Many radiobiological investigations were carried out with the use of DNA probes specific for large chromosomes because the probabilities of their damages by ionizing radiations and the levels of aberrations are highest and the translocation analysis is more effective. It should be noted that taking into account small differences in the values of the relative DNA contents of large chromosomes from work [7] and Table 1, general results and conclusions that were obtained in such investigations would be the same if the approach based on the genome sequence was used. Thus, in most cases the introduction of the correct data on the relative DNA contents of human chromosomes should not be complicated.

In spite of the high-quality sequencing data there are still some uncertainties about the gaps in the genome sequence and human genetic variations [22]. Recently, a considerable degree of genetic variations ranging to megabases in size was shown [24]. The 1000 Genomes project could provide a deeper understanding of human genetic variations [25].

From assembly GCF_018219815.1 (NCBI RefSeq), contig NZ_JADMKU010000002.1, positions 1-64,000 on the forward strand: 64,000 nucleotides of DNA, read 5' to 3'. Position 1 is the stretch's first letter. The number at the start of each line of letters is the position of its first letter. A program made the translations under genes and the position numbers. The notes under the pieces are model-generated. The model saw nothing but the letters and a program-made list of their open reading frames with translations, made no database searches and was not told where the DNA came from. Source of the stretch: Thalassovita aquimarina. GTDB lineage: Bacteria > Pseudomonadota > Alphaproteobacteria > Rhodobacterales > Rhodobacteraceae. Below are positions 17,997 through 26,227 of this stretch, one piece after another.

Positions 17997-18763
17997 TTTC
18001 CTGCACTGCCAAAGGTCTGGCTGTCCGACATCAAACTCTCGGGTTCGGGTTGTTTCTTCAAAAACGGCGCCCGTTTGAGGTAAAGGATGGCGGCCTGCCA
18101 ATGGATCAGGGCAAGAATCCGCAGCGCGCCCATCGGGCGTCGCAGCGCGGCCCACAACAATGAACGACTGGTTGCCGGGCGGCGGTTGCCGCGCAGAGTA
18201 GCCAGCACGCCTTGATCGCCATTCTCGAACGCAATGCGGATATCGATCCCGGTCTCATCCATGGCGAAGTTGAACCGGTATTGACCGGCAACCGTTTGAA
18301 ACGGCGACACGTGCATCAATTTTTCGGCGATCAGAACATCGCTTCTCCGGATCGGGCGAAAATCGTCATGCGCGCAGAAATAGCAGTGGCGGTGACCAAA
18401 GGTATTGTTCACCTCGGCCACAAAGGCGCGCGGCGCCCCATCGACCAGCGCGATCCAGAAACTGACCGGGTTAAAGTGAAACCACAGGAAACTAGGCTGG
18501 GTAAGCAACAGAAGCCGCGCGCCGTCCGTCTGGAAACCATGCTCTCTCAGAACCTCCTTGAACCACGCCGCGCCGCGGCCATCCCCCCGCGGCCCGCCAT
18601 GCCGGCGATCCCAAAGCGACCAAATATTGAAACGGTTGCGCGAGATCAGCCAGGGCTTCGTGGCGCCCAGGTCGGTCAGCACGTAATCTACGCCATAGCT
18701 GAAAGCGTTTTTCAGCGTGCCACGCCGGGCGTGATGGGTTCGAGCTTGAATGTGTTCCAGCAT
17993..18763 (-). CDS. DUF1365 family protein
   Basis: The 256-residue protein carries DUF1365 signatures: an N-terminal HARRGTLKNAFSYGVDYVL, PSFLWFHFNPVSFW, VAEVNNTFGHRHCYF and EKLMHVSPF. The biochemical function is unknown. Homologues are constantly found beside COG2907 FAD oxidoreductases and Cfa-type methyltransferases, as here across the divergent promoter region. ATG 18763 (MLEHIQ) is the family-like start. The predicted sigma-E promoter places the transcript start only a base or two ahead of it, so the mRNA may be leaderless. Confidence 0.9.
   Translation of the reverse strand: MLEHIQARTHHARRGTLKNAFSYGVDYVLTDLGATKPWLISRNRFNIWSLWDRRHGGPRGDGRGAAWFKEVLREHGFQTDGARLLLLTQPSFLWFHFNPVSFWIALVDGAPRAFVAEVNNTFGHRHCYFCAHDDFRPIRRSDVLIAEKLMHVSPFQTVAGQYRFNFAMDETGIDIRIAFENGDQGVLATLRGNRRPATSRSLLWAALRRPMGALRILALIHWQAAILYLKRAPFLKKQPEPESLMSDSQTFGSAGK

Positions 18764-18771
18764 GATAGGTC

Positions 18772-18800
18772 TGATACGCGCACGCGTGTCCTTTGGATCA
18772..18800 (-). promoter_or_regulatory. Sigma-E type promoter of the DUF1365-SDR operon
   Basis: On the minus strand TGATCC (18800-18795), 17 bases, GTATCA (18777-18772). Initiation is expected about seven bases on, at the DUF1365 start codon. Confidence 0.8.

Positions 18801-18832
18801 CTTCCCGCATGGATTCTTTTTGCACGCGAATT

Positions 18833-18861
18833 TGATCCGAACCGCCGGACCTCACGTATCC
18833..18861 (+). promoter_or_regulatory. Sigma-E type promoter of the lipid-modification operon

Nevertheless, new values of the relative DNA contents of chromosomes in the normal human diploid genome based on the international Human Genome Project sequence data could be considered as the best data to date.

Conclusion

At present we have the unique opportunity to use precise sequence-based parameters of the reference human genome including the relative DNA contents of chromosomes in the human genome instead of the approximate estimates that have been done by indirect methods at the initial stage of the Human Genome Project. New sequence-based data on the relative DNA contents of chromosomes in the normal male and female human diploid genomes were obtained. The approach, based on the DNA sequence data, can be recommended for the use in radiation molecular cytogenetics.

Methods

The data on the lengths of each human chromosome were taken from the public Ensembl database http://www.ensembl.org/, release 52 – December 2008 [23]. The sequence-based relative DNA contents of the male and female human diploid genomes occupied by each pair of autosome chromosomes were calculated (Table 1). Briefly, the total sizes of the male and female human diploid genomes were obtained by addition of the lengths of all 46 chromosomes: 22 pairs of the autosomes and two X chromosomes for the female genome and 22 pairs of the autosomes and two sex chromosomes X and Y for the male genome.